And yet inside the Ark, it was a completely different story — creatures of all shapes, sizes, and appetites clamored day and night. In a scene familiar to parents raising multiple small children — and perhaps good training for Noah himself, whose equally hipster-looking wife grows increasingly pregnant throughout the voyage — he labors tirelessly to feed each animal its favorite food, having “no peace and not a wink of sleep.”

No sooner had the last animal had dinner and gone to sleep, then it was time for the first to have breakfast again.

And yet Noah manages to hold the floating fort for twenty days until, suddenly, disaster strikes — the Ark springs a leak. Although the hole is “no bigger than a chestnut,” water begins to gush in, spelling dread and doom.

With his now beloved dog by his side, Noah brainstorms for a plan. At last, lightning of the more welcome and metaphorical kind strikes.

Just like that, the supreme testament to the dog’s dogness — its soft black nose — plugs the hole and saves the Ark.

All other creatures rejoice as the loyal dog sits there for forty days and forty nights, keeping their lifeboat from sinking amid the seemingly endless ocean.

And then one morning, just as the dog smells an unfamiliar scent, another violent disruption rattles their nautical rhythm — the Ark hits something hard.

Land! Hills rose up through the mist and behind them there was a tiny bit of blue sky. The rain had stopped at last and a magnificent rainbow stretched across the sky.

One by one, the creatures disembark onto the long-awaited shore, marveling at the lush life covering the land. But just as Noah, the last to climb out, joins the marveling bunch, he is seized with a shocking realization: His beloved dog is still down in the belly of the boat, nose faithfully plugging the hole.

Noah rushes to the rescue.

Noah gently stoked his dog’s tummy.

“Good boy,” he whispered.

“Woof!” the dog replied, leaping up to give his master a kiss wit his wet nose.

Never again would Noah’s dog have to go to sea. But from then on, every dog in the world would have a wet nose.

And that, you see, is why dogs have wet noses.

Why Dogs Have Wet Noses comes from Brooklyn-based independent children’s book powerhouse Enchanted Lion Books, makers of such intelligent and imaginative treasures as Beastly Verse, The Lion and the Bird, and the illustrated biography of E.E. Cummings.

Complement this particular gem with Torseter’s philosophical take on a different hole and another magnificent tale of the sea by way of an illustrated love letter to the blue whale, then revisit the far less fanciful actual science of the dog’s amazing nose.

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23 JUNE, 2015

Beloved Composer Leonard Bernstein on the Importance of Believing in Each Other and How Art Fortifies Our Mutual Dignity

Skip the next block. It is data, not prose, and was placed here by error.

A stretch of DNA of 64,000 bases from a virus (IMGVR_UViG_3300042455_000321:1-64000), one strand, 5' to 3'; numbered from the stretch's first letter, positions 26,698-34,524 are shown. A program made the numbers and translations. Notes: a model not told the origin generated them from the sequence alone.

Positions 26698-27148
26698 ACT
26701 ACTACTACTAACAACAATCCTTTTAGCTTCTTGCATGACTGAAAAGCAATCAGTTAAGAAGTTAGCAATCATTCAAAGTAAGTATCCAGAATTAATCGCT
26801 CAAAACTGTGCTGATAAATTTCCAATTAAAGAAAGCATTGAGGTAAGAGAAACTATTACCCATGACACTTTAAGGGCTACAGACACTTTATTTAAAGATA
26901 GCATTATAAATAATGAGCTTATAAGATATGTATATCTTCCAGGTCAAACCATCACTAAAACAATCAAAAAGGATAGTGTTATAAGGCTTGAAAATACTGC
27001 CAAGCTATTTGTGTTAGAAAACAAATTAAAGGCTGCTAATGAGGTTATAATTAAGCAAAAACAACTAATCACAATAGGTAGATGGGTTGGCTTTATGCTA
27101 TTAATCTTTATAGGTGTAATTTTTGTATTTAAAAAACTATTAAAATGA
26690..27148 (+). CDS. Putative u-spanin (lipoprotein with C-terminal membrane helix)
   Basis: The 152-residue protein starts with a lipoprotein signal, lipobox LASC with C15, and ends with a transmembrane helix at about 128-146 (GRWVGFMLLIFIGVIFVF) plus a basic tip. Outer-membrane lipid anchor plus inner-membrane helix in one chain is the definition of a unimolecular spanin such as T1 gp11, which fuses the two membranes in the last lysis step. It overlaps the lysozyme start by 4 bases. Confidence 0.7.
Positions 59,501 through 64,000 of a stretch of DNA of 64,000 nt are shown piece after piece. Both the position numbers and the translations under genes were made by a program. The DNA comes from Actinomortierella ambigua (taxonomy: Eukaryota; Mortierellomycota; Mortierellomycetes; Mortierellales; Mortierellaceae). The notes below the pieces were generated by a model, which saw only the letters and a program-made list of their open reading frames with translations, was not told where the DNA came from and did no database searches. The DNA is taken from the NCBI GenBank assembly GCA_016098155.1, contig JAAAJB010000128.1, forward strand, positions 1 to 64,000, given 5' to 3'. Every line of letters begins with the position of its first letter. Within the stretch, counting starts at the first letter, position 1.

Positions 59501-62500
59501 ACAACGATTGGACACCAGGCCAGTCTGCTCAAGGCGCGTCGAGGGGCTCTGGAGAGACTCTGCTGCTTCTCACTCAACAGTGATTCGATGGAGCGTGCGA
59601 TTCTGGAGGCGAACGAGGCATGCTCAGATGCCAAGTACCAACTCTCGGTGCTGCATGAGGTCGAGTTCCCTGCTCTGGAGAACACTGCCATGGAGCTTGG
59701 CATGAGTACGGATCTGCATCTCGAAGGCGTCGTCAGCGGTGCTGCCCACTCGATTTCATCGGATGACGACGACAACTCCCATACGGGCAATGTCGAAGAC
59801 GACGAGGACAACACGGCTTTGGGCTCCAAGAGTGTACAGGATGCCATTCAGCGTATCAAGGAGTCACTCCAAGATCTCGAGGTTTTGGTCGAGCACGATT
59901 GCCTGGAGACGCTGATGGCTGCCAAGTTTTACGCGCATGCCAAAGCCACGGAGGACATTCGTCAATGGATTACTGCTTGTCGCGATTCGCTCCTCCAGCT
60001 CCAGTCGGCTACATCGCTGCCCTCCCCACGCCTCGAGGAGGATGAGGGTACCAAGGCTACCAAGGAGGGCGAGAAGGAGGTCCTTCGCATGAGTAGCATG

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“We must learn to know ourselves better through art. We must rely more on the unconscious, inspirational side of man… We must believe, without fear, in people.”

“We’ve got to be as clear-headed about human beings as possible,” James Baldwin told Margaret Mead in their prescient 1970 conversation on race, “because we are still each other’s only hope.” It is in such troubled times as ours — times of shootings, beatings, and the only kind of violence there is: the senseless kind — that we most need to heed Baldwin, to be reminded of who we can be to each other, of the tender and tenacious common humanity that undergirds all surface otherness.

Count on legendary composer Leonard Bernstein (August 25, 1918–October 14, 1990) — one of the most lucid and luminous minds of the past century, a man of immense insight into the creative impulse, deep capacity for gratitude, and complex emotional life — to do the reminding.

A decade before the assassination of JFK prompted Bernstein to write his unforgettable speech on the only true antidote to violence, he penned a beautiful and elevating short essay for NPR’s This I Believe: The Personal Philosophies of Remarkable Men and Women (public library) — the same altogether magnificent compendium that gave us Thomas Mann on time and features other ennobling reflections from beloved luminaries like Eleanor Roosevelt, John Updike, Errol Morris, Gloria Steinem, Eve Ensler, and Andrew Sullivan.

Leonard Bernstein by Jack Mitchell

Bernstein writes:

I believe in people. I feel, love, need, and respect people above all else, including the arts, natural scenery, organized piety, or nationalistic superstructures. One human figure on the slope of a mountain can make the whole mountain disappear for me. One person fighting for the truth can disqualify for me the platitudes of centuries. And one human being who meets with injustice can render invalid the entire system which has dispensed it.

A century after Thoreau wrote that there is “no more encouraging fact than the unquestionable ability of man to elevate his life by conscious endeavor,” Bernstein kisses awake our capacity for self-transcendence, from which our capacity to change the world springs: